Yesterday I was a bit frustrated with a project and at cooking lunch I cut myself.
So I really needed to bake something, preferably with spelt or wheat (usually I bake rye >50%) which would give me a dough that I could really physically work with.

Problem: I don't like yeast and I had no levain built the day before. But I had a lot of starter in the fridge (about 70g / 2.5 ounces) - 100% rye and not fed for 10 days. A good time to feed it so I took 15g away and fed it with 30g of water, 30g of flour...

For my levain I needed a quick solution: Heat and high hydration and a high percentage of seed starter. For wheat you don't need the sourness, so I thought it might work:

This is the result: Wheat bread with 17.6% rye and 11.8% whole wheat and 76.5% hydration.

For the levain:
50g rye starter
50g rye flour
50g whole wheat flour.
200g water

Total: 225g water, 125g flour, 180% hydration
Kept at 28° for about 2.75 to 3 hours (28° = 82.4F)

For the autolyse:
350g levain
300g flour (I used 150g Bread flour (0.7% ash, 11,8% protein) and 150g french flour (0.55% ash))
I just let it rest for 35' after mixing it with a spoon. I already added the levain as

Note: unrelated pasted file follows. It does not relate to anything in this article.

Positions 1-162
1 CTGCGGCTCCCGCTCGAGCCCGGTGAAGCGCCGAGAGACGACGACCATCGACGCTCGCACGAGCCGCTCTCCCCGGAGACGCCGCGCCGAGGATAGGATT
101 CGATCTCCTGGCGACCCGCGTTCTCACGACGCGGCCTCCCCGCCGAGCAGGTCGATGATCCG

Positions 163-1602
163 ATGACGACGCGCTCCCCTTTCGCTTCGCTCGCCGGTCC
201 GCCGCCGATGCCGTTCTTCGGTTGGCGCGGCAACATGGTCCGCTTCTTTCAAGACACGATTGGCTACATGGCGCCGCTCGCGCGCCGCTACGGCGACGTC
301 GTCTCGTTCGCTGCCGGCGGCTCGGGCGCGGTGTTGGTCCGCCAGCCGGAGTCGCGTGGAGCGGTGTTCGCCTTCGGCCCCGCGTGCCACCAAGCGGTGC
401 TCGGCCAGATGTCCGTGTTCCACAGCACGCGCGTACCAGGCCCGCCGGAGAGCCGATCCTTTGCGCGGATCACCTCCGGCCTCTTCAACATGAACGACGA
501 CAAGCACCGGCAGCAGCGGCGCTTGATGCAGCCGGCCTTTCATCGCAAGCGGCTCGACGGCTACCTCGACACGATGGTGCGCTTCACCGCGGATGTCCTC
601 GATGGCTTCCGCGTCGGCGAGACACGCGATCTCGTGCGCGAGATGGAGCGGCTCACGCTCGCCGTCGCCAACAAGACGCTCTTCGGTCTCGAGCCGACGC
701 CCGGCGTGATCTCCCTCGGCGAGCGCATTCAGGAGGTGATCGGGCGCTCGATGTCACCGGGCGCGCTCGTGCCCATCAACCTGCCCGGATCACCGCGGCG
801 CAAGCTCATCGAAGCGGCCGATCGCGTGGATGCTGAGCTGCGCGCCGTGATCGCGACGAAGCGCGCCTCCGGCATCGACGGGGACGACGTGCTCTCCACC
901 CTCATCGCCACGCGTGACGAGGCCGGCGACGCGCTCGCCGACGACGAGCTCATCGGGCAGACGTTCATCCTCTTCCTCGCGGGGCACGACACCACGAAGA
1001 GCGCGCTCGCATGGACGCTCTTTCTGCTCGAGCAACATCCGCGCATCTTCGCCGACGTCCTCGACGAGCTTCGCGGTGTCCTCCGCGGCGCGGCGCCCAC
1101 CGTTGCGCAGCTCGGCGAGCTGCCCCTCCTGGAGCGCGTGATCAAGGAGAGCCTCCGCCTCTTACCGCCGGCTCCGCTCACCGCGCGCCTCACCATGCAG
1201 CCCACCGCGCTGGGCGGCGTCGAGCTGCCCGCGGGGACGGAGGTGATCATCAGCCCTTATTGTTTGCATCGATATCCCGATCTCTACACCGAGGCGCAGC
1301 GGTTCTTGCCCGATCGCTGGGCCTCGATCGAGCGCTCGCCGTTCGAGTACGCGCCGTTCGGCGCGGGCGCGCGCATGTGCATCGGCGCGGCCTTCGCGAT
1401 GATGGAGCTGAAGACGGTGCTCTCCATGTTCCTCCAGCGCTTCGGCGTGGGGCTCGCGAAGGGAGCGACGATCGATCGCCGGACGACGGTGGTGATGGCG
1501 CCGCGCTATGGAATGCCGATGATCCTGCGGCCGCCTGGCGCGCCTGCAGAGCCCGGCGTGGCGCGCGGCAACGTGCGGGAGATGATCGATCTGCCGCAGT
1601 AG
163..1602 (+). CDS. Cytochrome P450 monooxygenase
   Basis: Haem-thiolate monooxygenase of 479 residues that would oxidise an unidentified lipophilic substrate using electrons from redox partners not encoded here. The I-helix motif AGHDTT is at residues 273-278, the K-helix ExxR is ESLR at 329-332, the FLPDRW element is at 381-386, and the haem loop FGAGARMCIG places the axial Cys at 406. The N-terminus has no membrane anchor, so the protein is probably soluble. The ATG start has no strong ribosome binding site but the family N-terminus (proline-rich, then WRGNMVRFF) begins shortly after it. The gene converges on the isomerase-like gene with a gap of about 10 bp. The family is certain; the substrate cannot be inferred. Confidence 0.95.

75g water

For the final dough I added 25g of Water and 8g of salt:
400 to 500 Slap&folds
2h of bulk fermentation with 4 Stech&Folds every 30'.
1,5h of fermentation in a banneton

In the oven:
15' at 250° (482F) with lots of steam (a huge mug of water for my small oven, poured on 1kg (2.2 pounds) of steel nails I preheated in the oven).
30' at 200° (with removed the steam)

##############################################

Overall Formula:

Levain:
50% rye starter at 100% hydration
50% rye flour
50% whole wheat flour
200% water

final dough:
70.6% wheat flour
82.4% levain (at 180% hydration)
23.5% water
1,88% salt

hydration = water + water portion in the levain = 23.5% + 82.4%*(180%/280%) = ca. 76.5%
flour = flour + flour portion in the levain = 70.6 + 82.4%*(100/280) = ca. 100,0% :)

#############################################

lg|Adrian

neilbaldwyn's picture
neilbaldwyn

Fermented Oat Sourdough

Pinhead oatmeal fermented for 48 hours with a rye starter before incorporating into the dough. Finished in oatbran.

ichadwick's picture
ichadwick

Proofing dough in another appliance - crock pot?

My house is normally fairly cool during the day - 61-62F from 7:45 a.m., until 5 pm. That's when I do most of my baking, however. Dough rises slowly and sometimes incompletely. Looking for a solution.